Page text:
Saturday, November 25, 2006
In here, we will create a dining area and living + bar. Of course, we can also have breakfast on the aft deck which will be partially covered. And what about the roof of the bridge? We'll add some cover there too. And possibly a jacuzzi....
A huge sun deck above the extended winch room (containing dining and living area) will be created forward of the bridge. We plan to add seating to the bridge, a bar in what is now the captain's stateroom and a covered terrace on aft deck on top of which we plan to store the tenders.
Since this is going to be an expedition vessel with a 10.000 nm range, we need to add some storage and we plan to use the two fuel tanks below the galley for this purposes. In here we want o create a cold room and freezer area. Access would be though a staircase which comes from the workshop behind the engine room. This staircase will also serve as the emergency exit from the engine room but be a lot more comfortable then the current one.We will be working with Hakvoort Horeca in Rotterdam to get a professional marine galley on our vessel.
They carry the Giga Marina 700 line from Italy which will serve us fine and our 'chef' is working on the design right now. For a look at the equipment and aid planning, see these catalogs:
- Marine line catalog ___________(better 'right-click' these files to save;some are big)
- Refrigerator product line
- 700 line
Here's some general data:
l.o.a.: 40.19 m / 131.86 ft
l.w.l.: 37.04 m / 121.52 ft
beam: 9 m / 29.53 ft
draft: 4.75 m / 15.6 ft
D/L ratio: 0.13
estimated max. cruise speed: 11.5 kn
economical cruise speed: 9 kn
range: 10.000 nm (economy speed, no reserve)
current prop. diameter: 3.6 m
current main engine: 2000 hp
A/B ratio: low !
Displacemet (yacht load): 720 tons
I'll soon be adding some pictures to this blog. For now, here you see the vessel at its location in Stellendam, The Netherlands and me, next to similar ship in a dry dock. Notice how fishing vessels have a nozzle around their prop to improve their prop efficiency, particularly at low speeds.
It may be removed, depending on the outcome of the what the prop engineers will say . At higher speed (over 8 knots), depending on the design, they may make the prop more efficient.
One reason I bought a steel trawler is peace of mind. Nothing beats a steel vessel in terms of strength and when properly maintained, it's not the maintenance horror some people suggest.
When my ship hits a floating container, we may have some repair work to do but compare that with a fiberglass hull (called 'tupperware' by North Sea trawler makers). Anyway, I have a hard time understanding why people spend millions on a plastic yacht. OK, it may look cleaner and fancier but that won't help you when you encounter that container.
Another goal we have is to meet classification standards in regards to design and equipment we plan to use. Whether it's Lloyds, Det Norske Veritas, the American Bureau of Shipping or MCA LY2, compliance means the vessel meets safety standards that are established based on years of experience. Issues like fire safety, structural integrity and stability requirements are just too important when you plan to create an all-weather yacht capable of crossing oceans.
We may not bring our ship under class - a pretty expensive proposition - but at least we know we'll be built to class.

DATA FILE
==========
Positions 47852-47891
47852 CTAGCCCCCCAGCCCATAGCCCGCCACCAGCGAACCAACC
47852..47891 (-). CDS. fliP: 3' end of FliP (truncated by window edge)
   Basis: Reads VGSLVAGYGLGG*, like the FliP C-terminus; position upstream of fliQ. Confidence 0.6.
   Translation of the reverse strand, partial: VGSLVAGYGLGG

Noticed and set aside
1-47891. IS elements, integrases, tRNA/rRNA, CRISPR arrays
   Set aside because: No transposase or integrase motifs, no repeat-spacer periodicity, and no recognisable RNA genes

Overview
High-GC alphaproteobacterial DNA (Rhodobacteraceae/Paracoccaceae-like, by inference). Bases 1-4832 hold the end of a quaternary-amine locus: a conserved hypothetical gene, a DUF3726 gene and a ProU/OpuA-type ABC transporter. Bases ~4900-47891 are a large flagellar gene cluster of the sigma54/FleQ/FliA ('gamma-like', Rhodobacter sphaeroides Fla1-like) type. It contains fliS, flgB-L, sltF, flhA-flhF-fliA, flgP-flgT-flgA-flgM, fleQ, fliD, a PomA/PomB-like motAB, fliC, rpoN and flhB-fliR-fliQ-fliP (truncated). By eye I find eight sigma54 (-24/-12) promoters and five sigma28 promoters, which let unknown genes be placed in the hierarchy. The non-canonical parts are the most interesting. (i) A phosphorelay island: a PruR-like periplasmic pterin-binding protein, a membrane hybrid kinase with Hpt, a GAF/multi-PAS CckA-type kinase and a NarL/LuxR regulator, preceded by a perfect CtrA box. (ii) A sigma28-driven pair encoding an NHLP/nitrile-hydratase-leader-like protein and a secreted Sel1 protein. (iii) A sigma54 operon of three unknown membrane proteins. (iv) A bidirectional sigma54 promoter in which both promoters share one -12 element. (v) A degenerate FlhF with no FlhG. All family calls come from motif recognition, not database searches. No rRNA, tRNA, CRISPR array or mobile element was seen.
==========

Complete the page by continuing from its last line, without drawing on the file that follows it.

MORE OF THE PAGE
We plan to settle for a chiller system like those of Webasto Marine Airconditioning, a traditional chiller system (using chilled water and air handlers in each room). A diagram is shown below, courtesy of a French Webasto dealer website.
Their Dutch site is www.webasto.nl.
We're looking at a 3-compresor 180.000 btu unit.
The current 2.000 HP Deutz 628, 9 cylinder is a 'little oversized'. When trawling, a fishing vessel needs those 2.000 HP. When cruising as yacht, I can 10 knots using a 1/3 of that.
We'll equip them with diesel engines and traditional shaft driven props. Gasoline fumes tend to ignite very easily so we prefer not to keep it on board for safety reasons. Besides, diesel engines require less maintenance and are more reliable.
The design is in the hands of Van Vossen engineering in The Netherlands and based on their Twister 680 model.
We plan to remove one gen. set and replace them by 2 smaller ONAN (Cummings) or Westerbeke's silent gen. sets (probably 40 KVA each) and get rid of the port generator. We'll also add a 18 KVA ASEA Power converter to supply power to a 110V/50 Hz power grid. This way, we can buy local appliances that work on 60 Hz and guests will be able to bring their gear from home and plug in without having to mess with converters.
Add to this the MultiPlus system from Victron Energy - more on this later and we getting a very flexible and efficient power management system.
I've been subscribed to Passage Maker Magazine for years. I never thought about buying 'plastic'. I wanted a very seaworthy vessel, built to withstand a beating by nature, total piece of mind and well, I didn't have $ 2 million in the bank either. So I was always on the lookout for a steel trawler and this year I got my hands on one.
This blog is about the process of converting it into a private expedition vessel. The deliberations, the related technical issues, the equipment and eventually - how it's behaving at sea!
Maybe it will help you if you plan a similar conversion project. And if just like to read about trawlers and related technical issues, enjoy! I will for sure.